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Are you suffering from the Spotlight Effect?

Picture yourself on a dark stage, delivering the central performance of the day. A spotlight is shining right on you, staying with you as you move. All else is dark. There are hundreds of people in the audience, but you can barely make them out. All their attention is on you: how you look, and how you will perform. There is pin-drop silence as you stare at the crowd.

Nervous, much?

If you have been on stage in that situation, heck, yeah, you will be nervous. Even seasoned performers are. But special situations are not the point of today’s column. Most people don’t need to climb nervously onto a stage to feel the withering glare of the spotlight—they face it every day in their regular lives.

The Spotlight Effect was coined by behavioural psychologists. It refers to the common tendency to believe we are being observed by others far more than we actually are. The Spotlight Effect is a psychological lens that magnifies our self-consciousness: it makes us believe we are at the centre of everyone’s attention. Plot twist: we are not!

The Spotlight Effect can be very troubling. We imagine that every blemish on our face, every fashion faux pax or wardrobe malfunction in our attire, every grammatical error is being noticed and judged by others. We imagine that we are starring in our life’s play every day, with a tough audience scrutinizing us and rating us, scene by scene.

But wait. Before we go any further, who is at the centre of your universe? You know the answer: it’s you! All your consciousness is activated through yourself, so you fixate on yourself—your feelings, your priorities, your needs—all the time. You give yourself hyper-attention, but have only fleeting awareness of everyone else. 

So if that’s true of you, it’s equally true of everyone else. The reason no one really fixates on what you’re doing is simple: they’re too busy fixating on themselves! It may be entirely human to feel watched, because of how important we are to ourselves. But it’s just as human to be too absorbed in oneself to pay anything more than momentary heed to anyone else.

I don’t mean to imply that we are too selfish to be concerned about anyone else; we of course pay deeper attention to our nearest and dearest. Life partners, for example, have often studied each other very acutely over the decades; mothers know more about their progeny than anyone else can. But even there, the mind’s way of giving attention is self-referential—we centre on our own emotions, even when being generous with our attention.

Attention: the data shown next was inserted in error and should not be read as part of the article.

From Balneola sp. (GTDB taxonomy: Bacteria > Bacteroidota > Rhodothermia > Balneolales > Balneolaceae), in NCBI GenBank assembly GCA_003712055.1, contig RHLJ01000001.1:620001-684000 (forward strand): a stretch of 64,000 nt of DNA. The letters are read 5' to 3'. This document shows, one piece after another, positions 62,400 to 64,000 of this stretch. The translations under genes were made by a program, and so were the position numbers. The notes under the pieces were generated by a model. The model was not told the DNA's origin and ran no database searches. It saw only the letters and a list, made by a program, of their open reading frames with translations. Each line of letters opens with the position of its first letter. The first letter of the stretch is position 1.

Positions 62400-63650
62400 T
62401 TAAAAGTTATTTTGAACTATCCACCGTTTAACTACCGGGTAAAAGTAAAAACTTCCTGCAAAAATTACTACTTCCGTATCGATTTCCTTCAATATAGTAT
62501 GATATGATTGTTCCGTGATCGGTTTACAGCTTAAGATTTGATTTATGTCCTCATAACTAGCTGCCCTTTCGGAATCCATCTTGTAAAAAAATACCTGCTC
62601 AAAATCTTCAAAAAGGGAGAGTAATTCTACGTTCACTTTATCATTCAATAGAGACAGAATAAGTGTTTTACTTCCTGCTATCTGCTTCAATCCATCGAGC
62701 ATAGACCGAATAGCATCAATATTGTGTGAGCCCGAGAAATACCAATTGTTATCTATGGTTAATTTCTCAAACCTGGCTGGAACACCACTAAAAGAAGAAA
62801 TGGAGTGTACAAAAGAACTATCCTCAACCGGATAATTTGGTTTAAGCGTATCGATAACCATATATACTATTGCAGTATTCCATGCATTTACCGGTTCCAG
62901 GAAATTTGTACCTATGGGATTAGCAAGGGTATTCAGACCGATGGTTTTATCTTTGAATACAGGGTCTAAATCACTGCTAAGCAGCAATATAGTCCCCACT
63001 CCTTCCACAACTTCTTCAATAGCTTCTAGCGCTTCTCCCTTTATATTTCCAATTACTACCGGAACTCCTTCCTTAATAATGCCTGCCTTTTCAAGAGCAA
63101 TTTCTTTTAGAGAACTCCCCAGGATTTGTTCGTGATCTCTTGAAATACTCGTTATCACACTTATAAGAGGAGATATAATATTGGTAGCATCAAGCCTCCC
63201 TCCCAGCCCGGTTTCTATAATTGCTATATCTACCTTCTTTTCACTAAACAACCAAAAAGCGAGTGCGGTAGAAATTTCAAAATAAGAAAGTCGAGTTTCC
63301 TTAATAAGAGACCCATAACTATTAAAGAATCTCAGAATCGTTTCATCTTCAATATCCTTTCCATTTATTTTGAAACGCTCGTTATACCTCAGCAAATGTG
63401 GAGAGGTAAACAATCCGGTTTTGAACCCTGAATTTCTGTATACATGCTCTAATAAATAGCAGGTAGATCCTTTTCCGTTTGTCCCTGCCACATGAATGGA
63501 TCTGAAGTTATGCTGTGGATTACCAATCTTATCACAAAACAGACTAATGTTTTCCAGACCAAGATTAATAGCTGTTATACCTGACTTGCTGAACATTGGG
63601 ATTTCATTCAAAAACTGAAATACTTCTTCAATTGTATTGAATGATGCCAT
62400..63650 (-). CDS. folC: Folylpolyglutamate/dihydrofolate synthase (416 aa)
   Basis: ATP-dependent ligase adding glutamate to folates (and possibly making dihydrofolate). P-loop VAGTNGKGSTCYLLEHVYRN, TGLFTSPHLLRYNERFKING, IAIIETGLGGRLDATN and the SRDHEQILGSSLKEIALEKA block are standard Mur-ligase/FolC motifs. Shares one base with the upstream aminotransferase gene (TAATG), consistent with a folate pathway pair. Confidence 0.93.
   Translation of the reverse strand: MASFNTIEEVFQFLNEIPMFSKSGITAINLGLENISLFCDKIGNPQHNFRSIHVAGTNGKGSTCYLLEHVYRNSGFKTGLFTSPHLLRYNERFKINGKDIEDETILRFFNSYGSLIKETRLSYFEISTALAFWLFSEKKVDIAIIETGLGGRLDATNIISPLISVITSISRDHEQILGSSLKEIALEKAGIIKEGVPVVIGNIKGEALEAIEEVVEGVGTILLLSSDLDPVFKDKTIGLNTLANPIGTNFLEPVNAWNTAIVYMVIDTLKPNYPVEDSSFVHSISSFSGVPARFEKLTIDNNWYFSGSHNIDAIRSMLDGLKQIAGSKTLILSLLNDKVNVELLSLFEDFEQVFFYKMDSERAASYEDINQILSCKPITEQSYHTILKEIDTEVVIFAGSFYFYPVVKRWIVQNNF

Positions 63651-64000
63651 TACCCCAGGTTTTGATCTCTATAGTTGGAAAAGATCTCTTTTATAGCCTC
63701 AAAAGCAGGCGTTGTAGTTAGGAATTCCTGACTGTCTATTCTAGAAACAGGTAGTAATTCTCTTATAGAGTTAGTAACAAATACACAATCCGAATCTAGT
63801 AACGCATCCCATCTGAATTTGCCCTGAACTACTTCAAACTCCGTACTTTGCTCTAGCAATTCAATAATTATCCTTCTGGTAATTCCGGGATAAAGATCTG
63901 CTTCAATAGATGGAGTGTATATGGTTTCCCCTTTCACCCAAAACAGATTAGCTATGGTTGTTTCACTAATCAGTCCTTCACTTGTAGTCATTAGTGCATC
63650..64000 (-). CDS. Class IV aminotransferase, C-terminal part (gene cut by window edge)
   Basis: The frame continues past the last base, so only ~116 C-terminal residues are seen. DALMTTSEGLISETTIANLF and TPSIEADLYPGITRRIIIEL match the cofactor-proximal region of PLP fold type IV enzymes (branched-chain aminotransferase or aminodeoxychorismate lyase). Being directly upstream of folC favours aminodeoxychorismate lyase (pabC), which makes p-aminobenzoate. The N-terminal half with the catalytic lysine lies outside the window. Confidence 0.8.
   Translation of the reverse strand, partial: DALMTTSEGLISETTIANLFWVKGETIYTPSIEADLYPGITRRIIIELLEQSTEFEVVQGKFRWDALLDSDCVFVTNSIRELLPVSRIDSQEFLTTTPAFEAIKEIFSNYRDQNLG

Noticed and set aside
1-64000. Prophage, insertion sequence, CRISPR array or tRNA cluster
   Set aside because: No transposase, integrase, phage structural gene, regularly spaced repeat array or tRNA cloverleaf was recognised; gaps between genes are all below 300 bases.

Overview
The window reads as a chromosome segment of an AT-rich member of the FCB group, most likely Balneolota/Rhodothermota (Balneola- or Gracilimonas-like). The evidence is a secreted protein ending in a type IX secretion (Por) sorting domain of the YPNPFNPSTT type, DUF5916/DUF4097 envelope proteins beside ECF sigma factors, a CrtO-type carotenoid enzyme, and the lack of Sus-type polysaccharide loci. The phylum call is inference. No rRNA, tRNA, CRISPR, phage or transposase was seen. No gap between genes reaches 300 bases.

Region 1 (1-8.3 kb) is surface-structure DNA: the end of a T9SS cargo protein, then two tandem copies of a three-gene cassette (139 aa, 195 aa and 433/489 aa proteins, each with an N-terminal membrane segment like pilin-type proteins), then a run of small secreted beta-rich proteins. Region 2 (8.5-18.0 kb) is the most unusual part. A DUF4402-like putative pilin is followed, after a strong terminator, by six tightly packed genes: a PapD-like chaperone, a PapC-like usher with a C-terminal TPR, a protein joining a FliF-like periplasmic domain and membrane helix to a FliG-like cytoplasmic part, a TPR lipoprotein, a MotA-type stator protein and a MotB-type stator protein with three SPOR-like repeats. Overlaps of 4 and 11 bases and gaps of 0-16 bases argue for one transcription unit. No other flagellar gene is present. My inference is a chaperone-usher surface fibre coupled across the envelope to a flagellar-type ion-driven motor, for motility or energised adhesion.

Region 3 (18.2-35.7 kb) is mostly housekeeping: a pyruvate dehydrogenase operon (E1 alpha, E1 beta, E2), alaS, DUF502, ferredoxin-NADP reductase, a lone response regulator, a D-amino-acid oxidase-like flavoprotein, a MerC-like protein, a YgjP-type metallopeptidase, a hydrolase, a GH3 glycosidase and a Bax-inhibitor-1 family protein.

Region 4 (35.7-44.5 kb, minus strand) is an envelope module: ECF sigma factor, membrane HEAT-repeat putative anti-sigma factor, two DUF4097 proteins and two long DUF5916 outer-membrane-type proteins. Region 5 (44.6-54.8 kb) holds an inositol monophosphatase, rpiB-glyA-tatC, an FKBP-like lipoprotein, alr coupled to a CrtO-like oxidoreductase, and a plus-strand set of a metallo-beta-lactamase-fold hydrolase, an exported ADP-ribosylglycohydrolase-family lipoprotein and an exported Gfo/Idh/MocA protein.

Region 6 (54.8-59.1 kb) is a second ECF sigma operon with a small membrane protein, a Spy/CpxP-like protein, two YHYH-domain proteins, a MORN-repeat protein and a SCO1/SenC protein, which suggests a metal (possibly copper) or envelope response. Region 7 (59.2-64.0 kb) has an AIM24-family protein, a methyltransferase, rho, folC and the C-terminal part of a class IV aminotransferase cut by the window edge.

We are not invisible to others; nor are our actions inconsequential to them. But we don’t have the audience we think we do; and the gaze of that audience is not as piercing or as persistent as we might imagine it is. This is good news—it frees us up from the exaggerated sense of scrutiny that might be paralyzing us. 

Knowing the Spotlight Effect allows us to feel more free to be our authentic selves. It allows us to be more unguarded and less inhibited in our ordinary lives. We can focus on our own music, rather than the imagined whispers of our non-existent audiences. 

If you are a businessperson or manager, know this: you think about your business a lot; but your customers really do not. You do not feature in the grand scheme of their lives at all. You only matter to the average customer when they need to pay attention to you. Katelyn Bourgoin, a thoughtful buyer-behaviour guru, tells us that unless something is going very well, or very poorly, your customers won’t think about you at all. And that’s a good thing.

It means, for example, that you will be forgiven many inconsequential mistakes. But it also means you won’t be noticed unless you are worth noticing. This suggests that your best messages need smart repetition; and that your best messages need to be about your customer’s lives, not about yours.

This is a general lesson in life. People only notice things that place them at the centre, not you. They insert themselves into your story regardless, so you might as well centre your communication on them—their needs, their feelings, their payoffs. Not yours. Smart communicators have always known this, and have used it to their advantage.

Let’s end with a subtler point. Other people may not be that focused on you, but that doesn’t mean you need to be ignorant of them. We can all become better by inverting the Spotlight Effect and giving at least a few more people our undivided attention: our curiosity, as well as our empathy. Why should you do that? Because it makes you a better human: more insightful, and more compassionate. As I have often observed on this page, the best lives radiate outwards. 

(Sunday Nation, 18 February 2024)

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